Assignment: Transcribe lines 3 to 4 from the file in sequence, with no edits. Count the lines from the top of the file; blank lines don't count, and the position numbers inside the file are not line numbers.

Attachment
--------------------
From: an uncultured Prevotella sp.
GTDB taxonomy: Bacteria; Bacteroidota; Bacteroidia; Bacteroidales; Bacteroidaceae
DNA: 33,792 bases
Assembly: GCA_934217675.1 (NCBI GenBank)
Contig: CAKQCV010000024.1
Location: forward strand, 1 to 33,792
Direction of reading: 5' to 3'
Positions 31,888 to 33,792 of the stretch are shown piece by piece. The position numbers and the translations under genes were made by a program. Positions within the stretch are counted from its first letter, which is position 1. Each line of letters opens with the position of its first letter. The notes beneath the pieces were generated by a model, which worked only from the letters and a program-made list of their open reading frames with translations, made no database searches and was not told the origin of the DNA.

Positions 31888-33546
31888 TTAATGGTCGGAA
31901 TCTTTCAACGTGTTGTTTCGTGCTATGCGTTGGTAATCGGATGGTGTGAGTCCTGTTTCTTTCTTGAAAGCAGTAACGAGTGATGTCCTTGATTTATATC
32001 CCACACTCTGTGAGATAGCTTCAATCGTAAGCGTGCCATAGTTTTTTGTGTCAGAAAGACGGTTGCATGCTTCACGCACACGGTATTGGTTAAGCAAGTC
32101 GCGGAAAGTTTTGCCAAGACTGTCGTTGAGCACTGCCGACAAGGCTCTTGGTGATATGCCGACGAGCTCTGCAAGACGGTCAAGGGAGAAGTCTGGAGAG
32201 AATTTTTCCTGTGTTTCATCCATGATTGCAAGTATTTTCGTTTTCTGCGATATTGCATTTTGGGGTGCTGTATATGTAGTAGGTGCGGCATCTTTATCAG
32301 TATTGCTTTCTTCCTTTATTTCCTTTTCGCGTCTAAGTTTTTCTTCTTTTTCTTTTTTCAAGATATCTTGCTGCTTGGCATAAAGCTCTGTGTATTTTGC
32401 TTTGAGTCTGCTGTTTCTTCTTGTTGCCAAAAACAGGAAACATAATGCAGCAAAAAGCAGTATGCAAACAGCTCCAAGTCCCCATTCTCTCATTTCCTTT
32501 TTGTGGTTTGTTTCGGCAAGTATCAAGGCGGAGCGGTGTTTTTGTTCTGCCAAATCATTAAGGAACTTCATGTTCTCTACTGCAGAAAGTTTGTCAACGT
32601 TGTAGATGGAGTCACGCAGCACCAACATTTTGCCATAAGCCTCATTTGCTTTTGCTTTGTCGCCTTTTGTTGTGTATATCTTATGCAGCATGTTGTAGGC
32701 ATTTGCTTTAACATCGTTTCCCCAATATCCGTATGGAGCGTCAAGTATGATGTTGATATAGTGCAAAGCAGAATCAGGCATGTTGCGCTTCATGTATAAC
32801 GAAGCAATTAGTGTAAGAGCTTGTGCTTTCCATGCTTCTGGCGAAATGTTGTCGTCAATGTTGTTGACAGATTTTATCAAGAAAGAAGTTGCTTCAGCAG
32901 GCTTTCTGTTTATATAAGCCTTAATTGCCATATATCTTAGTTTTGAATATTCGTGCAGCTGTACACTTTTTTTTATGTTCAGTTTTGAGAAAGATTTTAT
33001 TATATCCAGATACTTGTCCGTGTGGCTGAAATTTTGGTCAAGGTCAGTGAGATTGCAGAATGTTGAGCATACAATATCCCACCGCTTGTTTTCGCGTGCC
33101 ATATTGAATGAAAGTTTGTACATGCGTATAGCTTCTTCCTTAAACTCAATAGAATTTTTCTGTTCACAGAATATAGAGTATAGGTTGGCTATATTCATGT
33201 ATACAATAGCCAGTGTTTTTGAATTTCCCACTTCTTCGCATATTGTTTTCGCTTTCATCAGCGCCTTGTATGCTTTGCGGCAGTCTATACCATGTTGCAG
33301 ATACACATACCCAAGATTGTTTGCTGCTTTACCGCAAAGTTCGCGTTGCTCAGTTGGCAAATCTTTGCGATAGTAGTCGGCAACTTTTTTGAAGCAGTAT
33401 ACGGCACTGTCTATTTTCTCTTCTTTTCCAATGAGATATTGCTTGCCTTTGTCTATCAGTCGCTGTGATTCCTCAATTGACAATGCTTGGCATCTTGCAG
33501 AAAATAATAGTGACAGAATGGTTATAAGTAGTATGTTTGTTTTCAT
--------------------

DNA: 33,792 bases
Assembly: GCA_934217675.1 (NCBI GenBank)